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[PMID]: 29524805
[Au] Autor:Roh HF; Kim JM
[Ad] Address:Department of Biomedical Science, Hanyang University College of Medicine and Graduate School of Biomedical Science and Engineering, Seoul, South Korea. Electronic address: frank@ngene.org.
[Ti] Title:Noninvasive pulmonary arterial pressure estimation using a logistic-based systolic model.
[So] Source:Comput Biol Med;95:209-216, 2018 Feb 24.
[Is] ISSN:1879-0534
[Cp] Country of publication:United States
[La] Language:eng
[Ab] Abstract:RATIONALE: A hemodynamic relationship of pulmonary artery pressure (PAP) to pulmonary acceleration time (PAcT) has not yet been explicitly presented. OBJECTIVE: We employed a logistic-based systolic model with a subtle modification for pulmonary circulation and provided a logical ground for the relationship between systolic PAP and PAcT using transthoracic echocardiography. Additionally, the logistic-based PAP estimation equation was deduced from the model to relate systolic PAP and PAcT. METHODS AND RESULTS: This equation was statistically tested in comparison to existing PAP estimation equations. Results showed that the logistic-based PAP estimation equation was at least as accurate as previous equations with respect to previously published mean PAP versus PAcT values. After the subtle pulmonary modification of the model, the pulmonary blood flow velocity and pressure not only well reflected the underlying pulmonary circulation physiology, but could also be presented in harmony with systemic circulation physiology. CONCLUSIONS: A future clinical study with actual systolic PAP versus PAcT measurements is needed to test the application of the logistic-based PAP estimation equation.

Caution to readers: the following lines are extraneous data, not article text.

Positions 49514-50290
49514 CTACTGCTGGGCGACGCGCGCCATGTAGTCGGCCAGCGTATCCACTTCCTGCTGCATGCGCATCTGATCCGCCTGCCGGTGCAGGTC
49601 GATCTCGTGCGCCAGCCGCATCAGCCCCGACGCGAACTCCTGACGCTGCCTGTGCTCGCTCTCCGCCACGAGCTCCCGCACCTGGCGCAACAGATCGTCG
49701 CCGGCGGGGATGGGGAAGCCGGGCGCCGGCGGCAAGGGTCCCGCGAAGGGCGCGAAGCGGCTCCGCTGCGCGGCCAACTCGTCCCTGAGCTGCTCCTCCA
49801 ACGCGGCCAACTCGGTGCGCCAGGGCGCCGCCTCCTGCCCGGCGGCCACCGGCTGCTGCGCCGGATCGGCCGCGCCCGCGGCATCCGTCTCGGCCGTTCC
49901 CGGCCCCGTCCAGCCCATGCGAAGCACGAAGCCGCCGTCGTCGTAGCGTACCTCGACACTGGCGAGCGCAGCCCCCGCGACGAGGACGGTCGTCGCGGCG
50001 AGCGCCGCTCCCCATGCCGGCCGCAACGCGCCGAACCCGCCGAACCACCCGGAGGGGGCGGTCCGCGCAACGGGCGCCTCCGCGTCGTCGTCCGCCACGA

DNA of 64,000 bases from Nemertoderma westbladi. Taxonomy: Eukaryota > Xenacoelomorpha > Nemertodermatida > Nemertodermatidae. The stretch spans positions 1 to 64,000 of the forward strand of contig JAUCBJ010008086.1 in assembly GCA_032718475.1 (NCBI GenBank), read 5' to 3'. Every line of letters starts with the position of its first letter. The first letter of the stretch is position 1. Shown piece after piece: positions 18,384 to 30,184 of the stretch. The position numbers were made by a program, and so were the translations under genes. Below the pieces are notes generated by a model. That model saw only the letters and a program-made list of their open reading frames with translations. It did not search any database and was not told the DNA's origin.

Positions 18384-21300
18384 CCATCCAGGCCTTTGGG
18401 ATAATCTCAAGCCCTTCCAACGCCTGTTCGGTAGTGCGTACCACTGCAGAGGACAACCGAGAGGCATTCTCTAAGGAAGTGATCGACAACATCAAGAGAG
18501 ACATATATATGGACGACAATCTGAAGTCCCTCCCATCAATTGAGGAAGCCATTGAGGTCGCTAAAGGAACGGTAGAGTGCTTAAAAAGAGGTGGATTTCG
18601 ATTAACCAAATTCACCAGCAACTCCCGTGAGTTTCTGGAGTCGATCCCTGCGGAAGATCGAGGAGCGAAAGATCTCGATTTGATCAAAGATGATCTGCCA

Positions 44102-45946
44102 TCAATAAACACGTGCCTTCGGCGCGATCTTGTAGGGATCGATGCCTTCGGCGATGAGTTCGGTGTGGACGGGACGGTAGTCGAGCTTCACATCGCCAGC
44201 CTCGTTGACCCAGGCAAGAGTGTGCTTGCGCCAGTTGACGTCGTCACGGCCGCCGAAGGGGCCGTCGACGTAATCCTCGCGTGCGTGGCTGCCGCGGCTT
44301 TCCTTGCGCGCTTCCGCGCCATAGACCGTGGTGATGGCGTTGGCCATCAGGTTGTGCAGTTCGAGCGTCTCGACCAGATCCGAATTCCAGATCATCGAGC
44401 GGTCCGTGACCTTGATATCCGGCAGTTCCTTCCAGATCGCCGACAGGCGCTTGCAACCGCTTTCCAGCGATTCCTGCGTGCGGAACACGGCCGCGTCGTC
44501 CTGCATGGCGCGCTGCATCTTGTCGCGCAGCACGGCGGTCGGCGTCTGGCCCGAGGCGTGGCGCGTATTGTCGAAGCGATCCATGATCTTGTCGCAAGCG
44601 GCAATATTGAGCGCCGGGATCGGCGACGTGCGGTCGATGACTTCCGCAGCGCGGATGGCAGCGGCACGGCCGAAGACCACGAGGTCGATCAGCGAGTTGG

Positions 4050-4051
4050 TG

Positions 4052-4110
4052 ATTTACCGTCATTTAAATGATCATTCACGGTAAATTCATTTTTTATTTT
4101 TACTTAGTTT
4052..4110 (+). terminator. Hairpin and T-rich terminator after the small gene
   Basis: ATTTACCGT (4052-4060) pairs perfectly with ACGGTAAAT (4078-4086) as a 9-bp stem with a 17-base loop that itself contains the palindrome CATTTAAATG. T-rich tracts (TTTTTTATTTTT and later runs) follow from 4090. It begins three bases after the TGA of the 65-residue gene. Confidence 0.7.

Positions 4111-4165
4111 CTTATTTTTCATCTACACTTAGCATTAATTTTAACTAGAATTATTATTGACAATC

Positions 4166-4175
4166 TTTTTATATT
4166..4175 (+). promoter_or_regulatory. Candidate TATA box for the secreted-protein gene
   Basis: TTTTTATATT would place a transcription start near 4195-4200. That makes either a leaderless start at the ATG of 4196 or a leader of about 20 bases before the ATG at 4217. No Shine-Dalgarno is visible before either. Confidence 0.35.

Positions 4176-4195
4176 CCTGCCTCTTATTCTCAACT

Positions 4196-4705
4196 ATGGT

[Pt] Publication type:JOURNAL ARTICLE
[Em] Entry month:1803
[Cu] Class update date: 180310
[Lr] Last revision date:180310
[St] Status:Publisher

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[PMID]: 29501630
[Au] Autor:Piersma AH; Burgdorf T; Louekari K; Desprez B; Taalman R; Landsiedel R; Barroso J; Rogiers V; Eskes C; Oelgeschläger M; Whelan M; Braeuning A; Vinggaard AM; Kienhuis A; van Benthem J; Ezendam J
[Ad] Address:National Institute for Public Health and the Environment (RIVM), Center for Health Protection, Bilthoven, Netherlands; Institute for Risk Assessment Sciences, Utrecht University, Netherlands. Electronic address: aldert.piersma@rivm.nl.
[Ti] Title:Workshop on acceleration of the validation and regulatory acceptance of alternative methods and implementation of testing strategies.
[So] Source:Toxicol In Vitro;50:62-74, 2018 Mar 02.
[Is] ISSN:1879-3177
[Cp] Country of publication:England
[La] Language:eng
[Ab] Abstract:This report describes the proceedings of the BfR-RIVM workshop on validation of alternative methods which was held 23 and 24 March 2017 in Berlin, Germany. Stakeholders from governmental agencies, regulatory authorities, universities, industry and the OECD were invited to discuss current problems concerning the regulatory acceptance and implementation of alternative test methods and testing strategies, with the aim to develop feasible solutions. Classical validation of alternative methods usually involves one to one comparison with the gold standard animal study. This approach suffers from the reductionist nature of an alternative test as compared to the animal study as well as from the animal study being considered as the gold standard. Modern approaches combine individual alternatives into testing strategies, for which integrated and defined approaches are emerging at OECD. Furthermore, progress in mechanistic toxicology, e.g. through the adverse outcome pathway approach, and in computational systems toxicology allows integration of alternative test battery results into toxicity predictions that are more fine-tuned to the human situation. The road towards transition to a mechanistically-based human-focused hazard and risk assessment of chemicals requires an open mind towards stepping away from the animal study as the gold standard and defining human biologically based regulatory requirements for human hazard and risk assessment.